In view of the investment we make for each new watch, and the number of times we’ll look at it on our wrist, we research and consider every single aspect before making our final decision.

Once we know our budget and the “type” of watch we want:  3-hander, chronograph, etc., the obvious questions are: Round or rectangular? Date or no date? Black, blue, or green dial? Red? Manual-wind or automatic?  Strap or bracelet??  Water resistance?

Among the details that can make or break a deal, the most divisive of all is SIZE.  In this past year alone, we’ve seen how an increase or decrease of one to three millimetres can provoke endless discussion.

Large watches are essential for divers and pilots, to provide easy use and clear legibility in high-risk situations.  But for non-professional users of these “tool” watches, attracted by their functions, yes, but also their style and history, size is a debatable matter.  “Purist” fans reject any change of size from earlier models that have since become “icons”, while others find “the same but smaller” more versatile and easier to strap on the wrist for everyday wear.

And so it is that IWC triggers a debate with the introduction of the 2021 1st semester Pilot’s Watch collection. Indeed, among the new models is a 43 mm Big Pilot’s Watch, a full 3.2 mm smaller than the “reference” 46.2 mm Big Pilot’s Watch launched in 2002.

The new 43 mm model, a three-hander in stainless steel with a stunning blue or black dial, is waterproof to 100 meters, and equipped with mechanical automatic winding IWC calibre 82100 for a power reserve of 60 hours.  Superb!

However, while favourable to its aesthetic appeal, some on-line commentators have criticized this new beauty for its smaller size.

Bearing in mind that IWC’s pilot’s watch history dates back to the early days of aviation, and the 2002 model was inspired by the dial and crown design features of the 1940s Big Pilot’s Watch with a case diameter of 55 mm, today’s downsize seems minor in comparison.

So does it matter THAT much?  As it turns out, YES, and, when I asked them, even my two favourite IWC watch collectors on Instagram have divergent opinions.

For Michael R. Friedberg, aka @mriwc  “The new Big Pilot 43 mm is simply non-sensical.  I’m personally glad IWC is slightly downsizing many of its watch references. I only hope IWC continues its 46 mm Big Pilot’s Watch. As a traditionalist, I consider a ‘small Big Pilot’ to be an oxymoron.”

Opposing this viewpoint, Mark Fleminger aka @constellation_m tells me he has always found the 46 mm model “uncomfortable and bulky on his wrist”.  Also, he prefers the “no date” on the new dial, and he’s now “saving for the new 43 mm Big Pilot”.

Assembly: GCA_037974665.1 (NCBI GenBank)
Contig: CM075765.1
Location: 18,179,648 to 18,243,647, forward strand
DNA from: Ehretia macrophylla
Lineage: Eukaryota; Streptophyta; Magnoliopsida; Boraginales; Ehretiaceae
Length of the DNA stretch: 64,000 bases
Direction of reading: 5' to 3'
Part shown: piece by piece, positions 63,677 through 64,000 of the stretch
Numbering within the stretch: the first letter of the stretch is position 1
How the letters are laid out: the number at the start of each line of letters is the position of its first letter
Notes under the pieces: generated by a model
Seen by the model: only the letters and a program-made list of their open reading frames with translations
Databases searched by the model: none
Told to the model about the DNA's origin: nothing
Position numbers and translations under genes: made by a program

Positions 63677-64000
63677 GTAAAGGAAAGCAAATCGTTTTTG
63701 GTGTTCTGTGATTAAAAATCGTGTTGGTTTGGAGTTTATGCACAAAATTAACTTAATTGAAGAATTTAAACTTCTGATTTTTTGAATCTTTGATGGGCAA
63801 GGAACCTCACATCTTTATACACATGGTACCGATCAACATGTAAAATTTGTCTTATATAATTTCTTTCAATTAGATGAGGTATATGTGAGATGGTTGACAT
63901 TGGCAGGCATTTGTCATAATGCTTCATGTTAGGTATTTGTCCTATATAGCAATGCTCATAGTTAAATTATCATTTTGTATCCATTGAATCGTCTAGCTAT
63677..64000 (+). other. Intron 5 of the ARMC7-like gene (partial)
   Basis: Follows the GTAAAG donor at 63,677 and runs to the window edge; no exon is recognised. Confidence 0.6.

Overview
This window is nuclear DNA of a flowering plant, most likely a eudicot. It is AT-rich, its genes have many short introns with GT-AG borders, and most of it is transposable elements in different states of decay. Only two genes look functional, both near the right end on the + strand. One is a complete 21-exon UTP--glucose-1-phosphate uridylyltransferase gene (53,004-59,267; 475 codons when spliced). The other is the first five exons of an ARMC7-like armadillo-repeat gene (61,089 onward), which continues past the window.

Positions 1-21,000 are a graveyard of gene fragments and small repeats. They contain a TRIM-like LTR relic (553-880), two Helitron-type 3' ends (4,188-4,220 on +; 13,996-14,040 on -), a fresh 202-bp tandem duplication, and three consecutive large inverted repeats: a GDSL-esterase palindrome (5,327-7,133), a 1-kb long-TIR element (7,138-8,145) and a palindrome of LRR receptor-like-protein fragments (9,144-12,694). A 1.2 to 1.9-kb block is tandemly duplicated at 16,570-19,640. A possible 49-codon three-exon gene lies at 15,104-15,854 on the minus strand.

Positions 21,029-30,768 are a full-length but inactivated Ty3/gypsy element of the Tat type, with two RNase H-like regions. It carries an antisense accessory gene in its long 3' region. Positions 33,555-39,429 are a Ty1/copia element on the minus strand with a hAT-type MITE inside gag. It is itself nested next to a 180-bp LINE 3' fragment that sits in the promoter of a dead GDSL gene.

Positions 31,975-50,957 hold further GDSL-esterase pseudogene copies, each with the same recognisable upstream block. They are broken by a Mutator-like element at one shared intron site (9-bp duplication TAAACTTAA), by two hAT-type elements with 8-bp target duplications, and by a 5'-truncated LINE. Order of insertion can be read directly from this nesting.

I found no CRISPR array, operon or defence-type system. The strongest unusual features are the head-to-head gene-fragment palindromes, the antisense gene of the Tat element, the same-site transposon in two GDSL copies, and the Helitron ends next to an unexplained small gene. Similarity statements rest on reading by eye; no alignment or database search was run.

In fact, everyone wins! IWC assures us the 43 mm size is not a replacement of the 46.2 model, but an addition to the Big Pilot’s collection.  As proof, the 46.2 mm case in steel is presented this year with a new eye-catching green dial that displays hours, minutes and seconds, and 7-day power reserve at 3 o’clock.

There are even two new Big Pilot’s Perpetual Calendars that display date, day, month, and year, a perpetual moon phase, and small hacking seconds.  The mechanical automatic IWC calibre 52615 that powers them has a reserve of 7 days, and they’re available with a blue dial in a 46.2 mm steel case, or, in a 46.5 mm case:   the “Mojave Desert” in sand-coloured ceramic used for the first time for a Big Pilot’s Watch.  These “Big Big” Pilot’s models are water resistant to 60 meters.

Another new model, a steel chronograph with blue or green dial, is introduced for the first time as a member of the classic Pilot’s Watch family, having been presented in the past within the Top Gun and Spitfire collections. While not a “Big” Pilot’s watch, it’s worth mentioning here for the question of its 41 mm size.  Expert Fleminger has followed the evolution over the years of the Pilot Chrono with different sizes and dial configurations, and is very favourably impressed:  “My 3717 (ran from ca 2006 to 2012) at 42 mm grew to a 43 mm 3777 (ca 2014) with a triple date window and seconds around the dial, making it very busy.  This was revised to remove the triple date and seconds track, and it has now been revised again.  The size drops to 41mm, and the current model has returned to the design language of the 3717, with just the subdials in different positions due to the new in-house movement.”  Yay!!

Ah, did I mention it? All their dials are luminescent, and they all have see-through sapphire case backs.  And for the first time, ALL the new Big Pilot watches are powered with 100% in-house movements.  Extra bonus: they all have interchangeable leather and rubber straps and bracelets with a fine-adjustment clasp on the metal bracelets to adjust to slight variations in wrist girth.

And THESE features divide no-one : )

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